In the initial post I was referring to that, in the last post I was referring specifically to adding fields, wrapping would be a breaking change, so it’s only on the table if we decide to break in v1, can’t remember what’s the state of that conversation, otherwise the signature will have to go somewhere else, which ties with the last point you made.

Also, I have a question about relay mode. In this case, the relayedPayload would be { bytes originalSignature, bytes originalPayload } ?

It could be, although not necessary, as when relaying messages I don’t think we need any signature other than the original signature, as there’s no data authored by the relayer. (unless we want to authenticate the relayer for some reason, but don’t see why).

And finally regarding the layers, I though that MVDS would be between Whisper and Encryption

This has some consequences, it depends on what we want. If MVDS sits between whisper & then encryption layer:

  1. MVDS needs to propagate PFS messages (currently it does not, but it should as we can’t lower our security guarantees when using mvds)
  2. Any mvds interaction will not be protected by PFS (i.e the topic/group id the messages you are interested in, the id of the messages etc)

The thing I am most unclear about is:

  1. MVDS alone will not know whether a message can be decoded by other peers, making relaying to a 3rd party less flexible

Let me explain that, also this is only for private group chats/1-to-1, public chats work fine:

Say you have 3 people listening to the same group-id (currently is the whisper topic, but might very well be the group-chat id for example).

A sends a message (M1) to B & C, but only the message to B actually gets sent and received (mind that we use pairwise encryption here). This message is a pfs encrypted message, so only B has access to it.
This message will be added by the data sync layer in it’s PFS encrypted form. B & C will datasync over the groupID , and C will request M1, but won’t be able to decode it.
So effectively we are in a place where not all the messages can be meaningfully data-synced, effectively we can’t relay to third parties messages that were not originally encrypted for the given recipient (so we can’t use data-sync only for making sure all of our devices have all the messages, for example).

The advantage of this is that relaying messages to their intended recipient is easier.

The other method is to make it sit between Encryption and application layer.
In this case we can more easily relay to third parties, as the problem above does not apply. It is consistent with what briar does “The transport layer security protocol is responsible for ensuring the confidentiality, integrity, authenticity and forward secrecy of the data it carries.”.
Messages also can be always be relayed by MVDS, the only matter is whether we want to relay this messages, as per Briar docs “The client is responsible for deciding which peers the group should be shared with, what constitutes a valid message, which messages should be shared, and which messages should be deleted”.

The fundamental differences in my view is that:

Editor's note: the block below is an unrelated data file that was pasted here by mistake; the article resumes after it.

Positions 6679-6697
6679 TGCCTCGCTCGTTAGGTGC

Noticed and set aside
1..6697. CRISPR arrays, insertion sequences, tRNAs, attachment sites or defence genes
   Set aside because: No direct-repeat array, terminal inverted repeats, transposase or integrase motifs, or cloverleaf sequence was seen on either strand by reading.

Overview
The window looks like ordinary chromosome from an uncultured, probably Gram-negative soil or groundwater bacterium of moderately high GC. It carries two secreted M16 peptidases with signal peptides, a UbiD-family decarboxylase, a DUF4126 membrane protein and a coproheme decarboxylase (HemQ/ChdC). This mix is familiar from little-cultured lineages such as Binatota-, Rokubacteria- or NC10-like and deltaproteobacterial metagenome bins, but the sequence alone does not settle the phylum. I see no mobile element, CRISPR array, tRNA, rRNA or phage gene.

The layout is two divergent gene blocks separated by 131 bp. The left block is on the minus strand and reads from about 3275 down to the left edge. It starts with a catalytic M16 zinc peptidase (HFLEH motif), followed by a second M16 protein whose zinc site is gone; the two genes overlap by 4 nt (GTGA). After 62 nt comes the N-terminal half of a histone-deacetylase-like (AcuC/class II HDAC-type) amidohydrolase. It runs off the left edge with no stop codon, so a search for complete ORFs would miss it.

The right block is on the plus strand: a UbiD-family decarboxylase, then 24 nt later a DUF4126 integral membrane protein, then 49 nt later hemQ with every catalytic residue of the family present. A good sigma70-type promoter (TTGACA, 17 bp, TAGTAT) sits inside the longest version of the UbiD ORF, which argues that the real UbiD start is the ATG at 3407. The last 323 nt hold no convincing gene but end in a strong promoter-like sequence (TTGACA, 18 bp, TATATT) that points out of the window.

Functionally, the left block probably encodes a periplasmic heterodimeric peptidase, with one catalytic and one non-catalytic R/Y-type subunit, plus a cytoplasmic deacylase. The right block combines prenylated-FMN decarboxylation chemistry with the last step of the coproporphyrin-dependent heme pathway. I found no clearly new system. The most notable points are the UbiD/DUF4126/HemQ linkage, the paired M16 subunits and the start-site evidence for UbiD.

if mvds sits between whisper an encryption, the responsability of deciding who gets to see what lies in the sender of the message. If I don’t encrypt a message for you, then you won’t be receiving. On the flip side, I can more easily relay messages that are not for myself, but that’s not a behavior we currently use (only mailservers do that, and also client would be limited by whisper).

if mvds sits between encryption and application, each client can make decisions on which messages are shared with whom, as long as the original message targeted us, so effectively when sending a message you also lose some control over it and trust the other peer on sharing it only to peers who should have access to it, which makes it more flexible at the cost of some risks. Also here you will only be able to relay messages that targeted you (or that have been relayed to you specifically). Essentially this is more viral.

I don’t have a strong opinion myself, both offer pro & cons, I lean towards having Whisper->encryption->MVDS->Application as that’s what briar does, so we have less unknowns


#14

+1. This layout seems more natural to me.


#15

Re where MVDS fits into layers:

From https://github.com/status-im/bigbrother-specs/blob/master/data_sync/mvds.md#secure-transport

This specification does not define anything related to the transport of packets. It is assumed that this is abstracted in such a way that any secure transport protocol could be easily implemented. Likewise, properties such as confidentiality, integrity, authenticity and forward secrecy are assumed to be provided by a layer below.


#16

@oskarth I guess provided by below isn’t fully accurate always. Message deniability, aka signatures could be provided by a layer above? Assuming we receive an encoded message that provides a signature.


#17

@decanus I think you are correct, and might be that they belongs on both places, Briar I believe has it at the application layer (so above), as far as messaging is concerned, but might also be in the layer below (such in our case, with whisper providing integrity).